TWEAKER CRIME, a resident of Road 409 (Caspar) reports: "Mail theft - Rd 409 - BEWARE!
Starting 11/5, someone started stealing our outgoing mail. They used what they stole (payments by check for credit cards and monthly bills, etc.)
Due to a fractured femur, I have been running my business from home & mailing business checks to pay bills for my business. We discovered yesterday that the thief or thieves stole and altered business and personal checks and negotiated them.
One of the checks that was altered was for over $30k for my business’s new forklift. It cleared our account for the full & correct amount. Sadly, the check was altered & the funds went to the thief, not the forklift company. I have spent 2 full days being sickened by the amount of money that has been diverted. Trying to cancel credit cards, opening new accounts & calling the original payees to tell them we are sending them the funds to cover the stolen payments.
The thefts occurred on several days between 11/5 (started) and apparently continued through 11/19 and maybe even later."
FOGGY WINTER VIBES at Point Cabrillo
It's starting to feel like December on the coast. Reminder that we officially kick things off in Fort Bragg with our annual tree lighting and Lighted Truck Parade downtown this Saturday, starting at 6pm. And because it's the season of giving, shop the Fort Bragg Holiday Gift Guide to support our local merchants #ILoveFortBragg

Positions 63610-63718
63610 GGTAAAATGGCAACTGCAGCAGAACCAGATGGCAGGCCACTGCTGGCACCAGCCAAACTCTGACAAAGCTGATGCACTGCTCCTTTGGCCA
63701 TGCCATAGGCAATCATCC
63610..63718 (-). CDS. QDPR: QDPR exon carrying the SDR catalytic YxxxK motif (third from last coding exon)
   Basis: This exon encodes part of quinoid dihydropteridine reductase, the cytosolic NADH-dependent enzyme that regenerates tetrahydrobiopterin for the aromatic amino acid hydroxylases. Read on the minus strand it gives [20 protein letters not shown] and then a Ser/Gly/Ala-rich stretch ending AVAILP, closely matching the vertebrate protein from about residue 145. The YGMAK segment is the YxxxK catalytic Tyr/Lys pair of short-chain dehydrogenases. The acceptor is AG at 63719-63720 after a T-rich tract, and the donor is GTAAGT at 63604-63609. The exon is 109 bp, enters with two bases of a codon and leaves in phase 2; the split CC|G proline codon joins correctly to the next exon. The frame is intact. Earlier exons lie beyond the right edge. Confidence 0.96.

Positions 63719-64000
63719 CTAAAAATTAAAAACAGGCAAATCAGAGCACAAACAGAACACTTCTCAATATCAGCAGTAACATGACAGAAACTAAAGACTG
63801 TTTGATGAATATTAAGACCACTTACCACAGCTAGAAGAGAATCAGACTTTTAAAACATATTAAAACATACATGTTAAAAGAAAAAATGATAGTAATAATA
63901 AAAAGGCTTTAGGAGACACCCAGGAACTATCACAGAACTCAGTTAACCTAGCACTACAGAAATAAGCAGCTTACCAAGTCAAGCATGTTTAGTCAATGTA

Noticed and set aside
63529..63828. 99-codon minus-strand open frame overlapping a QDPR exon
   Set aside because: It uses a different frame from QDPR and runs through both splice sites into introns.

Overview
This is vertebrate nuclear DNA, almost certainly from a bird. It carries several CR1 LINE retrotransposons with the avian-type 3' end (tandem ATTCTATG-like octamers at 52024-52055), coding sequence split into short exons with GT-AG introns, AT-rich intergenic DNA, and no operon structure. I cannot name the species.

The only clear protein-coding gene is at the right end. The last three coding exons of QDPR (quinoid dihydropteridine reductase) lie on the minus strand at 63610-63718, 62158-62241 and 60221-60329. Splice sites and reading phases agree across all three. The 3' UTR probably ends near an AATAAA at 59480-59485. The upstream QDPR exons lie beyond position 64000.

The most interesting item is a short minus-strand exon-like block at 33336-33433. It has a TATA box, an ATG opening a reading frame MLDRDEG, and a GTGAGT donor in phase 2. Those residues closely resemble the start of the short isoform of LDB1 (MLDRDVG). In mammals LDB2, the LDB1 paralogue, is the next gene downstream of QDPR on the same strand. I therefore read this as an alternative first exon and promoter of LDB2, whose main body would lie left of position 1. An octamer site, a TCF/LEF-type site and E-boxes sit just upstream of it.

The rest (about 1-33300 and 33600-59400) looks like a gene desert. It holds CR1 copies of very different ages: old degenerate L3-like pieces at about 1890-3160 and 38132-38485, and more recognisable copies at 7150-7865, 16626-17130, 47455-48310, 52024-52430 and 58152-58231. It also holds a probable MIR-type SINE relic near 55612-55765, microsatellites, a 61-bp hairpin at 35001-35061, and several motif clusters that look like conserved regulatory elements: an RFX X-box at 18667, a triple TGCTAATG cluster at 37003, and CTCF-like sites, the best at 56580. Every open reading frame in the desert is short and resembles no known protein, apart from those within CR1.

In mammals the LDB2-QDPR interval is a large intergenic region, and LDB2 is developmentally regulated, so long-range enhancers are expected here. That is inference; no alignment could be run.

ATTN FOG EATERS, Road Closure (Point Arena)
From Granite Construction:
The second phase of the Mill Street Improvement Project is set to begin Wednesday December 8th and will include installing a new storm drain system down the middle of the street.
This will impact our ability to maintain through traffic and we will need to close the road from 7:00am-3:30pm Monday-Friday for approximately 2 weeks.
Some traffic will be allowable on an emergency basis, but we would like to urge residents to make arrangements not to drive on the street during this time.
During construction working hours, it will be necessary to close parking areas in the work area; but sidewalks will remain open at all times for access to businesses and residences.
A Granite Construction Foreman will be on site during work hours; so if you have any problems contact Ben Gayski 831-750-0461. If he cannot be reached, please call the Project Engineer, Robert Garbocci (707) 513-7651, to report any problems associated with street construction.
These improvements may cause some temporary inconvenience because of the nature of work. We appreciate your patience during this period and will attempt to minimize the inconvenience.
SCHOOL BOARD VACANCY, Boonville. Kristin San Miguel is stepping down after the December meeting with 11 months remaining on the elected term. Interested persons can call 895-3774 for an application.